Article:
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Aurum metallicum

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Aurum metallicum

Gold – The Element by David Lilley 

The Noble One
Gold, known to the ancients as the metal of the gods, is the symbol of love, fidelity and purity, the icon of all that is sacred, noble and superior. Gold has always been the preferred metal for sacred objects and to embody the divine right and dignity of sanctified kings. Gold, and that which is golden, implies the quality of superiority. To the Christians, it was a fitting gift, with frankincense and myrrh, to lay before the Divine Child. To the alchemists, gold was the metal of the sun, monarch of the realm of metals, unsurpassed in excellence, perfection and eminence. It was their “Great Work”– the goal of transform­ation and transmutation. They believed that the processes of the macrocosm are revealed in the processes of the micro­cosm, that even as the human soul grows and evolves through the alchemy of life experience to the perfection of the heavenly state, so the base, less perfect metals, such as lead, can develop in the womb of the earth to more perfect forms until the ultimate perfection of gold is achieved. In their laboratories they strove to hasten this natural transmutation. Though they failed, their efforts gave remarkable impetus to the development of science. Though their conclusions were in error, Aurum, when called for, is one of the greatest remedies in the materia medica for resolving ego-based obstacles to spiritual unfolding; it works the alchemy of excellence.

Ancient and alchemic wisdom intuited the divine essence of gold and perceived it as a symbol of spiritual attainment, artistically depicted as the golden aura or halo of the saints, yet, in harsh contrast, it is also the eternal object of humanity’s lust and covetousness – ever enticing, obsessing and corrupting. In the history of the world, the pursuit of gold has always proved a catalyst in the birth, growth and survival of civilisations, culture and commerce, but the desire for gold may extinguish respect and rever­ence for the life and land of others, resulting in appalling crimes, deprivation, persecution and suffering. Civilisations and nations have been destroyed for gold. Here we witness its extreme and dreadful duality. A noble, lustrous, warm and magnificent metal, the very symbol of nobility of spirit, purity of heart and lofty ideals, debased to become the object of rapacious greed and arrogant pride. Symbolically and dynamically, gold possesses a disturbing ambivalence.

Paradoxical properties
Forged in the cataclysmic explosion of a stellar supernova, gold’s cosmic nature remains unsullied by the normal earthly processes of weathering, oxidation, cor­rosion, rust and calcification; gold remains incorruptible. Like a resplendent, lumin­ous visitant from a higher dimension, it sheds glory and light upon the world, but remains distant and aloof. Gold, although on the earth, is not of the earth. In the light of the sun it is radiant, pos­sessing a beautiful, glowing lustre and serene splendour; in the dark of night it can only reveal its immense density, its massive weight, its metallic coldness and hardness. In this opposition lies the per­sonal tragedy of many a gold-being: a person of vast ability, promise and vital­ity dragged down by deepest despair, even to self-destruction. Gold possesses a peerless brilliance, but also a profound darkness.

Like humanity, whose spiritual-mortal state it parallels, gold carries its contradictions and contrasts within itself. Despite its ponderous mass, it is the most ductile and malleable of all substances on earth. It can be drawn into a fine wire of incredible length and microscopic proportions without break­ing; it can be beaten into the finest, trans­lucent, gold-leaf and rendered into the most tenuous gold-film, thousandths of a millimetre thick, without losing its cohesion. Gold reveals an inner plastic­ity and fluidity that belie its external nature and hint at unique and mysteri­ous forces within. At once, it matches the splendour of the sun, displays ethe­real properties and is immune to earth corruption, yet has a powerful affinity for the irresistible force of gravity, des­cending more deeply into the dark reaches of the earth than most other metals. As a remedy, it has the capacity to penetrate into the deepest recesses of the unconscious to release and resolve old emotions, oft repressed out of memory. Aurum can heal the wounded child within the adult.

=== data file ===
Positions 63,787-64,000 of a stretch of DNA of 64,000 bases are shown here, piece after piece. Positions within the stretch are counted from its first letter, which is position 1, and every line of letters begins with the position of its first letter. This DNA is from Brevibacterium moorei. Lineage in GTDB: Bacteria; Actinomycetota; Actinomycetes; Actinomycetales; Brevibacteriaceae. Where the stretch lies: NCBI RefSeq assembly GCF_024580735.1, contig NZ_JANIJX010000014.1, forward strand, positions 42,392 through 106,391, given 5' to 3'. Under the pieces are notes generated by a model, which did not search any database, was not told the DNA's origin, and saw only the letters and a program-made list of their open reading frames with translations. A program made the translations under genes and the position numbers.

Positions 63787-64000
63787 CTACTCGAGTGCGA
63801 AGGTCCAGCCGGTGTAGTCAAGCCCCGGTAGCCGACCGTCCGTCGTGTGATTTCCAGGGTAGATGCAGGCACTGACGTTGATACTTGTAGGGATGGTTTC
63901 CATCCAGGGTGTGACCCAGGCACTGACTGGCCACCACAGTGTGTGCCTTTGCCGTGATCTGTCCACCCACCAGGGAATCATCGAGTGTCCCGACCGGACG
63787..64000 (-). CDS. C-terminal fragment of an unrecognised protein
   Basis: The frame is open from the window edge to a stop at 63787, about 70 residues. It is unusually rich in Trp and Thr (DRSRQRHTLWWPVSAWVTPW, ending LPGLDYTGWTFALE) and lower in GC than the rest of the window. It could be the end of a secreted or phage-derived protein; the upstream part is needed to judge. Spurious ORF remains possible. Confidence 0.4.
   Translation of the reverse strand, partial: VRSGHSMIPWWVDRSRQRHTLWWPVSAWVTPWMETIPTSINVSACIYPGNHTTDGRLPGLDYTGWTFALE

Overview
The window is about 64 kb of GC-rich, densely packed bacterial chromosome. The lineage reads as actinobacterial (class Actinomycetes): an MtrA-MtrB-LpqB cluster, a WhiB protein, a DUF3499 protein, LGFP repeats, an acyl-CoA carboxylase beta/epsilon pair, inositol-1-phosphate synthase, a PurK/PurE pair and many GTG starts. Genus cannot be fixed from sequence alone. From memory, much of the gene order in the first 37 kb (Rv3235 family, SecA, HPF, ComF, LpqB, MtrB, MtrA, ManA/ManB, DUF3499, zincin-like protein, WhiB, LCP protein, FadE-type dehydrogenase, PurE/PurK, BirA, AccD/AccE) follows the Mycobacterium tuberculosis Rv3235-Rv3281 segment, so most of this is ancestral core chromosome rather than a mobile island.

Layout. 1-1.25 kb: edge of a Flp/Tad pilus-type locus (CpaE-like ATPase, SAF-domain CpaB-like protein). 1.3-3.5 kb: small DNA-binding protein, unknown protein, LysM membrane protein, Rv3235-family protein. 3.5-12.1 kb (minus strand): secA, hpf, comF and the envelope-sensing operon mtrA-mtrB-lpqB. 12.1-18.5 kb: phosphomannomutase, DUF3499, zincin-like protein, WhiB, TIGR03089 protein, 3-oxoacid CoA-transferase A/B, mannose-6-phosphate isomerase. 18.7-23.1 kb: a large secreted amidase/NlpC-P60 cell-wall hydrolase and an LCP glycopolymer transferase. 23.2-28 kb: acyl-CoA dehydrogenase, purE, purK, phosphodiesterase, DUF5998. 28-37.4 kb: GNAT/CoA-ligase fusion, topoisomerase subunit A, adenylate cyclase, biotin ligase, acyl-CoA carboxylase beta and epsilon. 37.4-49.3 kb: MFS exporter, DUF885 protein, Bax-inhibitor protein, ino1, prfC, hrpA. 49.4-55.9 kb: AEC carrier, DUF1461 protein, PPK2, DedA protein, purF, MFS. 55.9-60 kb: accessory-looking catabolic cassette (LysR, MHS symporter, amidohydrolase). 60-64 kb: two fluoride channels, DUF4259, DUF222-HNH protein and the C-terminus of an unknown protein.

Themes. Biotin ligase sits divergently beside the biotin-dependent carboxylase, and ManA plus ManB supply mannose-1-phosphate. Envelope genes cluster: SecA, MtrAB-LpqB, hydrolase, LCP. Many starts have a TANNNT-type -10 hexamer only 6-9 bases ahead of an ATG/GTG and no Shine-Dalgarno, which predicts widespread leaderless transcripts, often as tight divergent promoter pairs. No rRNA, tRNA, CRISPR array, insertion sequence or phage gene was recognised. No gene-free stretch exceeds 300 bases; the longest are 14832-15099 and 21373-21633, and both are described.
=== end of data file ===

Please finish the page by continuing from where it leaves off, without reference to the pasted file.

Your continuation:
Personality polarities
In terms of human duality, Aurum matches the extreme contrasts of spirit­uality and materialism, detachment and addiction, reverence and fanaticism, resolve and vulnerability, love and hate, dispassion and envy, altruism and self-absorption, aspiration and desire, integrity and corruption, bliss and despair, transcendence and suicide. It is for the idealist whose fantasies and romantic notions soar beyond the reasonable: it is for the pragmatic ration­alist whose thoughts remain anchored to the physical dimension. Its splendour speaks of the “old soul” who brings the message of wisdom and love to human­ity; its heaviness portrays a solemnity and seriousness of nature, or a tendency to be weighed down by negative emo­tions. While the radiance of gold is apparent, its darkness is hidden; the Aurum being’s inner nature is often con­cealed from others – masked, private and secretive.

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The Sun God
The earliest civilisations all likened gold to the sun and perceived the glorious, radiant metal as the symbol of the Sun God, the supreme deity, therefore rep­resenting divine and royal, wisdom and power. By association with the sun, gold is a masculine, solar symbol, just as silver, the metal of the moon, is a femi­nine, lunar symbol. In many traditions, gold was identified as the very substance of divinity: the flesh of the all-seeing Ra in Egypt, and in keeping with the paradoxical nature of the metal, the faeces of the bloodthirsty, Sun God Huitzilopochtli in Aztec-Mexico. In Hindu doctrine, gold was visualised as “mineral light”, a luminous residue of the sun itself, left as threads in the earth. Romance took the allegory further, divining that through its god-like power, the sun, in the course of its myriad revo­lutions, spun a loving web of golden threads about the earth – and well may it be so – for sun, love and gold are one.